• We have used a random SEED which is 100 in our case.
  • We have stated that we need 200 ITERATIONS of training on the same truth table. (found through trial and error. Optimizing a neural network is explained > here.)
  • We have set ‘epsilon’, the learning rate as 0.7
  • Backprop optimization function used is the Stochastic Gradient Descent function. (Backpropagation is explained > here)
  • Error function used is the Negative Log Likelihood.
  • We have set the weight initialization to be a uniform distribution between value {0,1}

Negative Log Likelihood

To understand Likelihood, let’s understand probability first.

Probability is used to describe the future outcome given a fixed set of parameters. In other words, given a coin, and given a fixed parameter “head”, what is the probability of it being an outcome? there is a probability of 1 out of 2 outcomes. (When the coin is flipped, a “tail” maybe observed as the future event though)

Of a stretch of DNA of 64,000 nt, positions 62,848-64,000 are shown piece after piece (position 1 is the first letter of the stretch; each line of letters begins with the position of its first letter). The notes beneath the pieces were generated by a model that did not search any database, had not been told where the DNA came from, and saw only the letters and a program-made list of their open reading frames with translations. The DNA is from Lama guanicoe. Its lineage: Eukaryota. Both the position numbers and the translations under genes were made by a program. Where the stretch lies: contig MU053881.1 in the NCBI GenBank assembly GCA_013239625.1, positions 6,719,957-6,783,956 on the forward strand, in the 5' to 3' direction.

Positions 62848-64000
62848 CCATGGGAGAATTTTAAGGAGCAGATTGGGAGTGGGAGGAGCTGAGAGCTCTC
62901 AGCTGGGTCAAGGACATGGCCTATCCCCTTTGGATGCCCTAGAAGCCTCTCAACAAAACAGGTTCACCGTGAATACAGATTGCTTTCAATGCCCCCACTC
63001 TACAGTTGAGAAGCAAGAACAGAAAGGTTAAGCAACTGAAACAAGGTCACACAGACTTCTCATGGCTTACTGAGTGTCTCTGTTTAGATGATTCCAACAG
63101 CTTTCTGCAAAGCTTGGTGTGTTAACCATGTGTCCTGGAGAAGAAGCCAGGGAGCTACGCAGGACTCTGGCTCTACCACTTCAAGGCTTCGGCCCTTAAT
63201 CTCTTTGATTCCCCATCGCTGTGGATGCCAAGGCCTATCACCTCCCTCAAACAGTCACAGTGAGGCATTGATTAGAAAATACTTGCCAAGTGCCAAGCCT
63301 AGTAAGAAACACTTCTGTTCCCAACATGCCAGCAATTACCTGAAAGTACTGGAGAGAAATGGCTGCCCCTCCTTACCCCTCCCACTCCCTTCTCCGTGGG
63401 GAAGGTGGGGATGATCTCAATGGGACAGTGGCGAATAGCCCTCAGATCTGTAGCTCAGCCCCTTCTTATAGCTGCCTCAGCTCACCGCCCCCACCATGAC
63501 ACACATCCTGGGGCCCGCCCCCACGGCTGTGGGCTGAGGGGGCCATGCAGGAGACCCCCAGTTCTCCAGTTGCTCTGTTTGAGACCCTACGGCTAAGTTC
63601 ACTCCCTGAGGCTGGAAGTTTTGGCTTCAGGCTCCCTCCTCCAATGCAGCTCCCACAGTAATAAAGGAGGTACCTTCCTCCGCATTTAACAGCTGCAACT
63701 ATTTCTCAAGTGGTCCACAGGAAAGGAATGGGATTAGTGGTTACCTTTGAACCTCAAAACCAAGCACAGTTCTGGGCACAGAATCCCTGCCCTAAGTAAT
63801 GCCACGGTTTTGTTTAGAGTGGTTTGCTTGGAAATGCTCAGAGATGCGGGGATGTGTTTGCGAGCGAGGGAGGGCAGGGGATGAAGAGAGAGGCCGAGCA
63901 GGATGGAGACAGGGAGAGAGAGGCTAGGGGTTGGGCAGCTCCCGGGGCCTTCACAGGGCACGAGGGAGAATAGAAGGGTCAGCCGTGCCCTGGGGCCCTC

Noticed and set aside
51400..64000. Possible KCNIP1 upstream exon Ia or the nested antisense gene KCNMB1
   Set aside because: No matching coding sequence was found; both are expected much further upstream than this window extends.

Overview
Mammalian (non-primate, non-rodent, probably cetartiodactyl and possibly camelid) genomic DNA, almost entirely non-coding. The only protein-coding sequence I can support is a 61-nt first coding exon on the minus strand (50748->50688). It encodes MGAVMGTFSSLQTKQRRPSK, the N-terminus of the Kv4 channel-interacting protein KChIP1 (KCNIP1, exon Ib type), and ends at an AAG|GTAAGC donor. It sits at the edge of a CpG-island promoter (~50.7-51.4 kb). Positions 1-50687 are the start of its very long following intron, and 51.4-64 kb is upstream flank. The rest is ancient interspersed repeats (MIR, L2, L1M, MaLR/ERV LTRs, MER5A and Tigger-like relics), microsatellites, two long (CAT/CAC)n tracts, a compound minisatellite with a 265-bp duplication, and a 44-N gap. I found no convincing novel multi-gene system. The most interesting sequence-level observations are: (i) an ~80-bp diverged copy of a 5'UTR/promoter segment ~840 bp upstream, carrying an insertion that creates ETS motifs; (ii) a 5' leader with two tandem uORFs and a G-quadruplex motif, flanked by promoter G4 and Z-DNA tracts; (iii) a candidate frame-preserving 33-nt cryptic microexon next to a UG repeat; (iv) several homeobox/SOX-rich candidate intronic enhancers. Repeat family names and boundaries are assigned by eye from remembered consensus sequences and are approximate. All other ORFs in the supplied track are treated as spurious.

Likelihood is used after this data is found (the coin is already flipped and an outcome is visible), In other words, Likelihood is used to define the function of a parameter for a given outcome. If a coin was already flipped and an outcome is observed, which let’s say is “tail”, then we ask, what was the underlying statistical process or function that caused this “tail”. In short, we ask, what is the likelihood that a “tail” occurred among all other possibilities. Likelihood can be defined as follow:

Log-Likelihood (as per wiki states), for many applications, the natural logarithm of the likelihood function, called the log-likelihood, is more convenient to work with. Because the logarithm is a monotonically increasing function, the logarithm of a function achieves its maximum value at the same points as the function itself, and hence the log-likelihood can be used in place of the likelihood.